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Joseph Isger was born in Frome, Somerset, England in 1824.His first known job was as a servant in the household of the local vicar in the Nunney parish, Frome.

Joseph moved to London with his elder brother, John and became a draper in the city. He married Sarah in 1848 and two children, Susan and Albert were born in London.

Three years later Joseph left London and his family and arrived in New York on the 19th July 1851 on board the Sir John Peel. Along with many other migrants he made his way to Pennsylvania which, with the discovery of anthracite coal and the rapid development of railroads, had a growing demand for labour. Two years later in August 1953, his wife, Sarah and the two children, Susan and Albert, arrived in New York on the SS Northumberland. William Isger, brother to Joseph was also on board the ship.

In the following years, two more children, Elizabeth and Henry, were born to the couple in Carbondale, Pennsylvania.Like many other immigrants, Joseph worked on the railroad and became an engineer.In September 1862, he enlisted in the 13th Regiment Militia Infantry of the Union Army but served only a few weeks as the company was disbanded before the end of the month.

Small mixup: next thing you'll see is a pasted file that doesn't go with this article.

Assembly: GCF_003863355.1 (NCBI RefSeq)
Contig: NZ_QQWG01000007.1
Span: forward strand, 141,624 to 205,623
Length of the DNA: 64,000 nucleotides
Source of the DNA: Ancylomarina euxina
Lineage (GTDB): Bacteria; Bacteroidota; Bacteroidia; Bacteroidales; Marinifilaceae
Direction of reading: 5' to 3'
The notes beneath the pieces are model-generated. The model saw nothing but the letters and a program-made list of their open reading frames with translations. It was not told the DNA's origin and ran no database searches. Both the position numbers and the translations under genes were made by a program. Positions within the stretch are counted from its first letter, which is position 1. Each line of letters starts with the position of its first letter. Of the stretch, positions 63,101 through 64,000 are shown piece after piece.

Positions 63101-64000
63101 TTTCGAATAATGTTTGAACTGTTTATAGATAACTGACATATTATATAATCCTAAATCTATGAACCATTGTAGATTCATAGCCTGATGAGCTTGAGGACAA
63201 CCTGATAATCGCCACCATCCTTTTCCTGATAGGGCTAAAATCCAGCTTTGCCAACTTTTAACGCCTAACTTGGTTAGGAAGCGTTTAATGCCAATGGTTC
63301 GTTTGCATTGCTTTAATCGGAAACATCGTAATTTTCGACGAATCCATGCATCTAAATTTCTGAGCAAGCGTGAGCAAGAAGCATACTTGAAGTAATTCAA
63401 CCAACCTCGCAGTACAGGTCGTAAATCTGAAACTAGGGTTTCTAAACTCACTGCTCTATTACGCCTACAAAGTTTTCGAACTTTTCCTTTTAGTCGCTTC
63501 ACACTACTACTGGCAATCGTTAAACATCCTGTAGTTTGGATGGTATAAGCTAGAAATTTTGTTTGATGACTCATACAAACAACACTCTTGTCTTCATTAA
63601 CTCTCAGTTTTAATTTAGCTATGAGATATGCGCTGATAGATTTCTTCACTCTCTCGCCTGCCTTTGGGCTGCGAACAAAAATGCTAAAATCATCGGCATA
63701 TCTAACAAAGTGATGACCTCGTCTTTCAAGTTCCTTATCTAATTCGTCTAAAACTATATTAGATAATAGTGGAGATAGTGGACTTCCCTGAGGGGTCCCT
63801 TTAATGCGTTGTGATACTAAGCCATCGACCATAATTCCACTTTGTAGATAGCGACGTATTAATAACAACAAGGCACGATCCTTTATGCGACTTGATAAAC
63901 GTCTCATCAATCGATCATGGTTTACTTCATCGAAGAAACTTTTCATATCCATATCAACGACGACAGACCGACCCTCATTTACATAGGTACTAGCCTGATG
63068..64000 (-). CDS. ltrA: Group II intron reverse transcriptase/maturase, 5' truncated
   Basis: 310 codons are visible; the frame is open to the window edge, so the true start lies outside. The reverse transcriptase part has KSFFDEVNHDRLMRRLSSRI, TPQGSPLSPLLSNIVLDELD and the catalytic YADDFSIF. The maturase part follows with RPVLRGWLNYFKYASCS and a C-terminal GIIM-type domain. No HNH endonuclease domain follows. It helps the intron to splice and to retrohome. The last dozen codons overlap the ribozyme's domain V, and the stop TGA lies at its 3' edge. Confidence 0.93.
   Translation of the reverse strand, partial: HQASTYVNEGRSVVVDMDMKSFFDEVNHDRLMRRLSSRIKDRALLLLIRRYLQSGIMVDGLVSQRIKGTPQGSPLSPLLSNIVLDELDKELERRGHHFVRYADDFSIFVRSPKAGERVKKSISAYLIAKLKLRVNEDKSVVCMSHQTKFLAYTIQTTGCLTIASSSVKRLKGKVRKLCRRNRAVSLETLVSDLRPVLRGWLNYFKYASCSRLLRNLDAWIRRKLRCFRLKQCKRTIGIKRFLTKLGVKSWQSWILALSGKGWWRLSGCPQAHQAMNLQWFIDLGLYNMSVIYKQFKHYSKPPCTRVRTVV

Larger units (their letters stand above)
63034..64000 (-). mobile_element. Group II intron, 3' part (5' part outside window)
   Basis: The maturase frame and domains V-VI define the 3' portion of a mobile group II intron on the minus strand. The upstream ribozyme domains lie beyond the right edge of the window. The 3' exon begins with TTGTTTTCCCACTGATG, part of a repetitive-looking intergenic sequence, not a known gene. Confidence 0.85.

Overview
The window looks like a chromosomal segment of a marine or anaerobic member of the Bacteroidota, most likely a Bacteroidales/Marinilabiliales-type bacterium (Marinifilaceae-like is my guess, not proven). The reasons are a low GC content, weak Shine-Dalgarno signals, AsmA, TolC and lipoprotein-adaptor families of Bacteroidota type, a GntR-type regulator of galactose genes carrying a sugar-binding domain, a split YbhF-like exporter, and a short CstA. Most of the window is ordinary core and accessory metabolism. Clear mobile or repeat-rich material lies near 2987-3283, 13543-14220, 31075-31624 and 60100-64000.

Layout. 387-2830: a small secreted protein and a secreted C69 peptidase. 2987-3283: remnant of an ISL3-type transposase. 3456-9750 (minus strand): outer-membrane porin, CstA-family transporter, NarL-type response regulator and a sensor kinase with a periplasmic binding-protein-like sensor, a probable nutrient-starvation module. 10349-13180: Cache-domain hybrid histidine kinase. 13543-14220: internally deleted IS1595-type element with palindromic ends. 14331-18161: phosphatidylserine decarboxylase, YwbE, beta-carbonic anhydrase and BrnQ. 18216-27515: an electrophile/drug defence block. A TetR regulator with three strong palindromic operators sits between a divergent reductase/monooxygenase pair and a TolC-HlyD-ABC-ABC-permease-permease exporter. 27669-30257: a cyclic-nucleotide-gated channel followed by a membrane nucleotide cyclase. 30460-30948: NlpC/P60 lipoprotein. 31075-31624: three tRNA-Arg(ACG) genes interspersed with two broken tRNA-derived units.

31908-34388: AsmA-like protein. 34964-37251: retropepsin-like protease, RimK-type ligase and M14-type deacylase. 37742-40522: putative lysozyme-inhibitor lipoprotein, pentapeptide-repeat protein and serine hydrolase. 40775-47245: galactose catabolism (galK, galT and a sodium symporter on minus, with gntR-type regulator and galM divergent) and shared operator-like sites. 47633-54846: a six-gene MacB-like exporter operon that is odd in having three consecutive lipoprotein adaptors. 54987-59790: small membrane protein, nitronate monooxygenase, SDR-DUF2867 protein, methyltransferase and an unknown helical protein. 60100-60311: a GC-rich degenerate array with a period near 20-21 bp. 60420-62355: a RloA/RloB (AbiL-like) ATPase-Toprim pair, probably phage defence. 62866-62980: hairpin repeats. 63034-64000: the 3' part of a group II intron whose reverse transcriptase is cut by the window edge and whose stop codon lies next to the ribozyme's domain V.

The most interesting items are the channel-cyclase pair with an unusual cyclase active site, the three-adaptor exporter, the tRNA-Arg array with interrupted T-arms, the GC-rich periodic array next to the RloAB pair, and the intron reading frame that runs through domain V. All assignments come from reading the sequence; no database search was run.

An 1865 tax assessment showed that he had earned $111 in the year and paid $5.55 in tax. In today's terms, his taxable earnings would have been about $12500 - not a fortune.

Joseph and family were still living in Carbondale, PA and he had risen to become a stable boss. Sarah had died and he had married Jeanette Stafford, adding a further three children to the four borne by Sarah.

In the next census, he was employed as an engineer on the railroad. His sons were also employed on various railroad jobs. The census lists the value of his estate at $2500 which was no mean figure then and probably worth in excess of $50000 now. Jeanette died in 1885 with typhoid and he married for a 3rd time in 1886 to Elvira, a single lady, some 17 years his junior.

Joseph became a trustee of the Maplewood Cemetery in Carbondale where he was laid to rest in 1900. So, from his humble beginnings in Frome, Somerset, England where he started work as a servant to the local rector, he became a draper in London before seeking fortune across the Atlantic Ocean. Once in Pennsylvania, he seems to have worked hard, improving his skills and becoming a responsible citizen. His American descendants should be proud of him.

Carbondale locals may well remember Isger's Dairy owned by Robert and Edward Isger, great grandsons of Joseph.


Joseph Isger emigrated to Pennsylvania

Bob and Janet Isger